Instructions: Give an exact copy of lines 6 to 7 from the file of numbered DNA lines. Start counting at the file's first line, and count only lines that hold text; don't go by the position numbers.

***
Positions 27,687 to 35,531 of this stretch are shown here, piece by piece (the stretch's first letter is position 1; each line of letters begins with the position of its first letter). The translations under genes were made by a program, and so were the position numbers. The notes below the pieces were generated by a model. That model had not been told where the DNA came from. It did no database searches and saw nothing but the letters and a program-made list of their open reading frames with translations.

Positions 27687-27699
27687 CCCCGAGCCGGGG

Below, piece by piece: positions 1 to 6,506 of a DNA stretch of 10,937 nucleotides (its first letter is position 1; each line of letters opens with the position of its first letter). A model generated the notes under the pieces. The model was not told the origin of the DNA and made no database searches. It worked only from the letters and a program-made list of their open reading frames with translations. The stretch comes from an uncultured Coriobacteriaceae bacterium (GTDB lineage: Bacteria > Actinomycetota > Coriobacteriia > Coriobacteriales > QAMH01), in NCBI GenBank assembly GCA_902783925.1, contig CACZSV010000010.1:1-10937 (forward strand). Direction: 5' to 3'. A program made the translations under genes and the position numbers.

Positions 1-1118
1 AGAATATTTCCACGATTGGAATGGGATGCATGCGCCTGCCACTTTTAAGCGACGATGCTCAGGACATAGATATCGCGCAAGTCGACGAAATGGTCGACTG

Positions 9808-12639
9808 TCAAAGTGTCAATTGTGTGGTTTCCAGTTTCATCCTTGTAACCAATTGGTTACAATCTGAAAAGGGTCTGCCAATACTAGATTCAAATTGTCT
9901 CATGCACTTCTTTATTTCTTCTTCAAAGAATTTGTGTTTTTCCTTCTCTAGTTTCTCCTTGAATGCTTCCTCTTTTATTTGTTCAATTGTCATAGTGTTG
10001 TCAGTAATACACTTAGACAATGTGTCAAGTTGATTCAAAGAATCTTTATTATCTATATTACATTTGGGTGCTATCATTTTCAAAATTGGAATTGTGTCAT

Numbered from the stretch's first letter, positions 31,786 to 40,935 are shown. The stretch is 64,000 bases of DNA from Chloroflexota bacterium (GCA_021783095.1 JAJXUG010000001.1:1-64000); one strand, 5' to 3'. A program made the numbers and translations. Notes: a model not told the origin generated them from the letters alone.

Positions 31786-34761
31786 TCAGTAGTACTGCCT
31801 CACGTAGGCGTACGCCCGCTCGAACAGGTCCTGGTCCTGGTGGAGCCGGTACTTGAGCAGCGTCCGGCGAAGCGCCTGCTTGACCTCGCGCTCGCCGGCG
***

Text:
1 AGAATATTTCCACGATTGGAATGGGATGCATGCGCCTGCCACTTTTAAGCGACGATGCTCAGGACATAGATATCGCGCAAGTCGACGAAATGGTCGACTG

Positions 9808-12639